with mx.AttrScope(init_bias='0.0'):
            fc2 = mx.symbol.FullyConnected(fc1, num_hidden=10, name='fc2')
    assert fc1.attr('data') == 'great'
    assert fc2.attr('data') == 'great'
    assert fc2.attr('init_bias') == '0.0'

Naming convention: We recommend that you choose valid variable names for attribute names. Names with double underscores (e.g., __shape__) are reserved for internal use. The underscore '_' separates a symbol name and its attributes. It’s also the separator between a symbol and a variable that is automatically created by that symbol. For example, the weight variable that is created automatically by a Convolution operator named conv1 is called conv1_weight.

Components that use attributes: More and more components are using symbol attributes to collect useful annotations for the computational graph. Here is a (probably incomplete) list:

  • Variable uses attributes to store (optional) shape information for a variable.
  • Optimizers read __lr_mult__ and __wd_mult__ attributes for each symbol in a computational graph. This is useful to control per-layer learning rate and decay.
  • The model parallelism LSTM example uses the __ctx_group__ attribute to divide the operators into groups that correspond to GPU devices.

Serialization

There are two ways to save and load the symbols. You can pickle to serialize the Symbol objects. Or, you can use the mxnet.symbol.Symbol.save and mxnet.symbol.load functions. The advantage of using save and load is that it’s language agnostic and cloud friendly. The symbol is saved in JSON format. You can also directly get a JSON string using mxnet.symbol.Symbol.tojson.

The following example shows how to save a symbol to an S3 bucket, load it back, and compare two symbols using a JSON string.

    >>> import mxnet as mx
    >>> a = mx.symbol.Variable('a')
    >>> b = mx.symbol.Variable('b')
    >>> c = a + b
    >>> c.save('s3://my-bucket/symbol-c.json')
    >>> c2 = mx.symbol.load('s3://my-bucket/symbol-c.json')
    >>> c.tojson() == c2.tojson()
    True

Executing Symbols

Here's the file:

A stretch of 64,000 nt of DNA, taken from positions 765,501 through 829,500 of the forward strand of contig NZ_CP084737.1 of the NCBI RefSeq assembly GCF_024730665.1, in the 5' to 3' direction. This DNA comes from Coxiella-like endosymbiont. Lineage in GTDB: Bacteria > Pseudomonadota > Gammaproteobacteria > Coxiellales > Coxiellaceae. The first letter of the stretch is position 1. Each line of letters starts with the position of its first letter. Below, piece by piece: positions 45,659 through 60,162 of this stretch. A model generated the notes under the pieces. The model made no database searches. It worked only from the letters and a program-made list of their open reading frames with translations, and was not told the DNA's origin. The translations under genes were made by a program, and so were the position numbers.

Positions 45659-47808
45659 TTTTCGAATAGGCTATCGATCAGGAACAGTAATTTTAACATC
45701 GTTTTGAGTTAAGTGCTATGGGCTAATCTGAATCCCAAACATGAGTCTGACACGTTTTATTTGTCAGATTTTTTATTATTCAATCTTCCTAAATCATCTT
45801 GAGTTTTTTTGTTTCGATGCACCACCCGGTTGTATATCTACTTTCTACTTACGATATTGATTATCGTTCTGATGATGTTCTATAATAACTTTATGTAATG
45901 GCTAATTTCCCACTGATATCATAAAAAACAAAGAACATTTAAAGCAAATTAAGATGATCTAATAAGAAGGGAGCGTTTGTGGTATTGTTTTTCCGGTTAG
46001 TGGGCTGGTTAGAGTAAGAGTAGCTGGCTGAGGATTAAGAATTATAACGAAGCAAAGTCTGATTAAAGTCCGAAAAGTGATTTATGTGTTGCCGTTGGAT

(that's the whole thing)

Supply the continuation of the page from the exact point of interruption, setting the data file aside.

After you have assembled a set of symbols into a computation graph, the MXNet engine can evaluate those symbols. If you are training a neural network, this is typically handled by the high-level Model class and the fit() function.

For neural networks used in “feed-forward”, “prediction”, or “inference” mode (all terms for the same thing: running a trained network), the input arguments are the input data, and the weights of the neural network that were learned during training.

To manually execute a set of symbols, you need to create an Executor object, which is typically constructed by calling the simple_bind() method on a symbol.For an example of this, see the sample notebook on how to use simple_bind().

Multiple Outputs

To group the symbols together, use the mxnet.symbol.Group function.

    >>> import mxnet as mx
    >>> net = mx.symbol.Variable('data')
    >>> fc1 = mx.symbol.FullyConnected(data=net, name='fc1', num_hidden=128)
    >>> net = mx.symbol.Activation(data=fc1, name='relu1', act_type="relu")
    >>> net = mx.symbol.FullyConnected(data=net, name='fc2', num_hidden=64)
    >>> out = mx.symbol.SoftmaxOutput(data=net, name='softmax')
    >>> group = mx.symbol.Group([fc1, out])
    >>> group.list_outputs()
    ['fc1_output', 'softmax_output']

After you get the group, you can bind on group instead. The resulting executor will have two outputs, one for fc1_output and one for softmax_output.

Symbol Creation API Reference

Execution API Reference

Testing Utility Reference

Next Steps